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Submission + - The Cost of US Security

Hugh Pickens writes writes: "The Atlantic reports that as we mark Osama bin Laden's death, what's striking is how much he cost our nation and how little we've gained from our fight against him. By conservative estimates, bin Laden cost the United States at least $3 trillion over the past 15 years, counting the disruptions he wrought on the domestic economy, the wars and heightened security triggered by the terrorist attacks he engineered, and the direct efforts to hunt him down. "What do we have to show for that tab," ask Tim Fernholz and Jim Tankersley. "Two wars that continue to occupy 150,000 troops and tie up a quarter of our defense budget; a bloated homeland-security apparatus that has at times pushed the bounds of civil liberty; soaring oil prices partially attributable to the global war on bin Laden's terrorist network; and a chunk of our mounting national debt." In 2004 bin Laden explicitly compared the US fight to the Afghan incursion that helped bankrupt the Soviet Union during the Cold War. "We are continuing this policy in bleeding America to the point of bankruptcy," said bin Laden adding that that every dollar spent by al-Qaida in attacking the US has cost Washington $1m in economic fallout and military spending. Considering that we've spent one-fifth of a year's gross domestic product--more than the entire 2008 budget of the United States government--responding to his 2001 attacks, he may have been onto something."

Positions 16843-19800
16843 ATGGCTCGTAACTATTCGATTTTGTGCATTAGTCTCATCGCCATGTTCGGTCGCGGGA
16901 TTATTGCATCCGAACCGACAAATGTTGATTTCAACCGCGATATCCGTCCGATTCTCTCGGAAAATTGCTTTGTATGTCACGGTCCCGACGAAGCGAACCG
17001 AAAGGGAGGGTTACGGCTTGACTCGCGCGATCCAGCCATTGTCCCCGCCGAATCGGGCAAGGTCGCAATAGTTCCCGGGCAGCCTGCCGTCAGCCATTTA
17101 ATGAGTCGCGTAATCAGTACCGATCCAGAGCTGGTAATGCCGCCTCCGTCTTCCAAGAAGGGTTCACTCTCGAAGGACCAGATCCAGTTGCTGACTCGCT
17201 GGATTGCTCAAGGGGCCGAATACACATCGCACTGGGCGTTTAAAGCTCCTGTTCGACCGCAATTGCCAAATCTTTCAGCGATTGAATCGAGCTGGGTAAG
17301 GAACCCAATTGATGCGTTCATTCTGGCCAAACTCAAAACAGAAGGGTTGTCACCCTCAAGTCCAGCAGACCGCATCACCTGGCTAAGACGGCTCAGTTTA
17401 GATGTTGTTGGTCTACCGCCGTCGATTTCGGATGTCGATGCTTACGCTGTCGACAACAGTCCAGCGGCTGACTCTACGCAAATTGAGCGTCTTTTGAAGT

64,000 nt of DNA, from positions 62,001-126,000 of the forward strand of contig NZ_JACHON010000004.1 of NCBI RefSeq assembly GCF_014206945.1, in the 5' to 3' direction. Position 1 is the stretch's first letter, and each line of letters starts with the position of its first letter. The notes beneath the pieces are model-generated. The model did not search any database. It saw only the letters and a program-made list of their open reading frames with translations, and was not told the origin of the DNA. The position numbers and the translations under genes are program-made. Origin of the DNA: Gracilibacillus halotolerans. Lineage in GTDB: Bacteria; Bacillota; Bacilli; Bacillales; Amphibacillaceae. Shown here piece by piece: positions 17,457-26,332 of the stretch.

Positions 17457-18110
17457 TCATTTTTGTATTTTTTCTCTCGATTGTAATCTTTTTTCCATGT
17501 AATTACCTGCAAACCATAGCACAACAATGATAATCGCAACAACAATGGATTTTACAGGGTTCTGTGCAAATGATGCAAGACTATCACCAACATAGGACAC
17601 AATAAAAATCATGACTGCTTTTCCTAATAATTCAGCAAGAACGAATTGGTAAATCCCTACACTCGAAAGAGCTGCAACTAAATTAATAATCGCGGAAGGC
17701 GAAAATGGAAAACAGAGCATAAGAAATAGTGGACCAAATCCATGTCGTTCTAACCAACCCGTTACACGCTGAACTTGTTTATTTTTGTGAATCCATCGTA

Submission + - iiNet Wins In Australia! (techdirt.com)

An anonymous reader writes: Slashdot previously covered the lawsuit against iiNet by the various movie studios, where they claimed that the ISP was responsible for users sharing movie content using BitTorrent on their network. Today the judge ruled that iiNet was not infringing saying that as an ISP it was obviously separate from the act of infringement. "Copyright infringement occured as result of use of BitTorrent, not the Internet," the judge said. "iiNet has no control over BitTorrent system and not responsible for BitTorrent system."

Submission + - Giant iPad w/ 5k anti-DRM signatures sent to Jobs (defectivebydesign.org)

An anonymous reader writes: The iPad's unprecedented use of DRM to control all capabilities of a general purpose computer is a dangerous step backward for computing and for media distribution. Today Defective by Design sent 5,000 anti-DRM signatures on a giant iPad postcard, direct to Steve Jobs. They'll send another postcard with each block of 5,000 additional signatures.

Building translators is good clean fun. -- T. Cheatham